September spells the start of the red tide
  |  First Published: September 2013

Talk about being confused, I’m not sure if it is summer or winter with all these snapper, whiting and calamari being caught.

I guess there is a bright side to it all though, it’s September and the reds have arrived.

This winter was undoubtedly the best winter I have seen for so many snapper. Each week there has been at least 5-6 fish caught that I have heard of. Go back 5 years and it was the odd one here or there caught during only a span of a week or two.

While the Port itself fished extremely well a group of keen anglers decided to venture offshore to see what they could wrangle up. Reece and Moffa certainly had a day to remember after heading down the Western Entrance. The boys managed a few nice calamari before heading offshore into 30m of water. Within an hour, they hooked and landed a 15kg gummy shark.

Having dispatched the fish, the boys then took some time to have lunch and were chatting about mako sharks when all of a sudden a sizeable mako showed up under the boat. They quickly tossed out a squid bait and hooked the mako. After a 20-minute battle they landed the shark, which went 50kg on the scales.

The following week, they headed out again but this time to a different location. This time the boys were in search of a mako and began a drift just out from Sunderland Bay. Shortly after, they managed a 30kg mako shark; who said it was winter!


Cleeland Bight is a neat location to catch a wide variety of species and is a great location to go in search of calamari. The past few weeks had been very productive in this area with plenty of anglers catching some good models. Whiting have also been on the chew with the last of the run-in tide and first hour of the run-out being the prime time to catch them. Berley is been an essential part of the equation with pipis working a treat.


The Corinella area produced some very nice snapper throughout July and August and is continuing to do so. Lee headed out in search of gummy sharks but instead managed two magnificent snapper of 74cm and 69cm.

Gummy sharks have also been taken in the Corinella are right through to the Tenby Point Channel. Anglers fishing the edges of the banks have been catching some good fish in the 4-6kg range. The Mosquito Channel has also been producing some nice fish for those fishing in 5-6m.


This is a very productive time for land-based anglers to hit the shoreline in search of gummy sharks. Lang Lang is one of the most productive areas and has been fishing very well. Though shallow, it is imperative a high tide be fished. Silver trevally, salmon and calamari are a top choice of baits to be used.


Local fishing identity, Ron Smith fished the Western Entrance in 16m of water in search of gummy sharks. After finding some rubble on the bottom, Ron set anchor and began to set out his baits. Using pike, squid and tuna baits, Ron managed some very nice gummy sharks.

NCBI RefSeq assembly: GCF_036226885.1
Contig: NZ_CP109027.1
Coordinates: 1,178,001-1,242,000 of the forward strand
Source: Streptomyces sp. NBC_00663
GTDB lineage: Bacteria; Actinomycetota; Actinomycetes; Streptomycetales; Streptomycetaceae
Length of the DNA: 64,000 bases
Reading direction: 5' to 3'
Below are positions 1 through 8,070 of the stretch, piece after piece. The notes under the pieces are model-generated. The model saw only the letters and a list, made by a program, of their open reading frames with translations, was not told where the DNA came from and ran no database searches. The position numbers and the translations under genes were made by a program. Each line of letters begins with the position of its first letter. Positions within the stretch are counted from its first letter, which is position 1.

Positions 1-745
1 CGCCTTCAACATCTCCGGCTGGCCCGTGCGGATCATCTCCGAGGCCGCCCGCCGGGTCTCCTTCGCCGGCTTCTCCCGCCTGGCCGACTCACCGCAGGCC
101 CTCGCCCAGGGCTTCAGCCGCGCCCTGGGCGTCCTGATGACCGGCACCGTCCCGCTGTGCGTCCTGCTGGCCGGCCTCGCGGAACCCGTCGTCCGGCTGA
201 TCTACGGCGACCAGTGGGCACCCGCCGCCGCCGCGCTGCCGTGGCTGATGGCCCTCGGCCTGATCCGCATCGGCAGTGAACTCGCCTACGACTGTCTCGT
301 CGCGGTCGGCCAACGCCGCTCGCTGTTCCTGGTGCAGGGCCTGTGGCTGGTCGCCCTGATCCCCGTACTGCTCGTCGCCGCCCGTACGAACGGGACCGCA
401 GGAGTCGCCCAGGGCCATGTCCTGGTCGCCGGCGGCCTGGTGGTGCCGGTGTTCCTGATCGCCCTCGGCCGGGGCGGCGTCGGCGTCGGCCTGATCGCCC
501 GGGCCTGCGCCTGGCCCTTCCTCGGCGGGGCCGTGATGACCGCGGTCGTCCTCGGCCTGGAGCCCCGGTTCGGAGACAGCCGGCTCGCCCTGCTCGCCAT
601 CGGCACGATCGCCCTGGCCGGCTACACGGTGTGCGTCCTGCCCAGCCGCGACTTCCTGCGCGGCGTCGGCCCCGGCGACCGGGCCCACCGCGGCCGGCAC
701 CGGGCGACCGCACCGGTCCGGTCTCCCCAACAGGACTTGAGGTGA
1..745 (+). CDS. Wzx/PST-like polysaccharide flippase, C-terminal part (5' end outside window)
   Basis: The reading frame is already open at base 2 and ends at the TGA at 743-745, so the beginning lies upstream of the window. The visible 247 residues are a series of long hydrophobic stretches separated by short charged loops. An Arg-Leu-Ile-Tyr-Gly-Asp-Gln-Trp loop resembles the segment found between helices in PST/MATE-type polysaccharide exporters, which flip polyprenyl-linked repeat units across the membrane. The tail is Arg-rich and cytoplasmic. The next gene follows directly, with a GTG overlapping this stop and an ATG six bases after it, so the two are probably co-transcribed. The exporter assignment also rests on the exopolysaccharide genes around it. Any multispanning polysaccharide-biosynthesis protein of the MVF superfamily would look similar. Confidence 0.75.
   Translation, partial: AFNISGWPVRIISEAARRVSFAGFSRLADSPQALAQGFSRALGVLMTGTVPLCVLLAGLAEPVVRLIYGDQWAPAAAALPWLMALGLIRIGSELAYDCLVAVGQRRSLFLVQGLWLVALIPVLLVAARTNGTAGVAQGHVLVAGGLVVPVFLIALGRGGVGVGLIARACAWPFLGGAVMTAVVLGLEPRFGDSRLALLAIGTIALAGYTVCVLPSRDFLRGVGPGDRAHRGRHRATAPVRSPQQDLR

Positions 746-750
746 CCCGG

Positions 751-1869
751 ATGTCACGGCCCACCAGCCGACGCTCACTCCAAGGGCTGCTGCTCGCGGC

The Western Entrance has really stepped up a notch on the snapper front. Anglers fishing the run-out tides have been catching some very impressive fish. Glen Palmer fished near Buoy 12 when he managed a cracking 6kg red which took a yakka chunk bait.

From the fairway buoy to Stony Point, snapper are being caught on a weekly basis. Those, who would normally be targeting gummy sharks have been catching sizeable snapper instead.


Cat Bay is a well known calamari haunt as well as delivery some very large whiting from time to time. Gerhard headed to Cat Bay one glorious afternoon and locked horns with some impressive calamari. Though he didn’t find any whiting, he was content with a feed of fresh calamari rings.


It is September already and we are all champing at the bit to get some more snapper action. September is a great time of year to be on the water but can be windy. The first catches of snapper generally begin around the middle of the month but with the large amount of fish already catch, who cares right?

If you’re into getting yourself an early season fish it will be best to hit the early season marks. Long Reef just south of Crawfish Rock, The North Arm and Corinella with undoubtedly be the prime locations to try your luck. The best piece of advice I can give is to really get to know your depth sounder. This little piece of technology will become your more reliable friend and if you want snapper, it will show you the way.

When you do find a fish or two on the sounder, anchor appropriately, fish good baits such as calamari, pilchards and yakka fillet.

Early season snapper fishing is a lot of fun and there are plenty of big fish about. This month is sure to be outstanding with plenty of snapper on offer, all you need to do know is spend the time on the water to find their hang outs.

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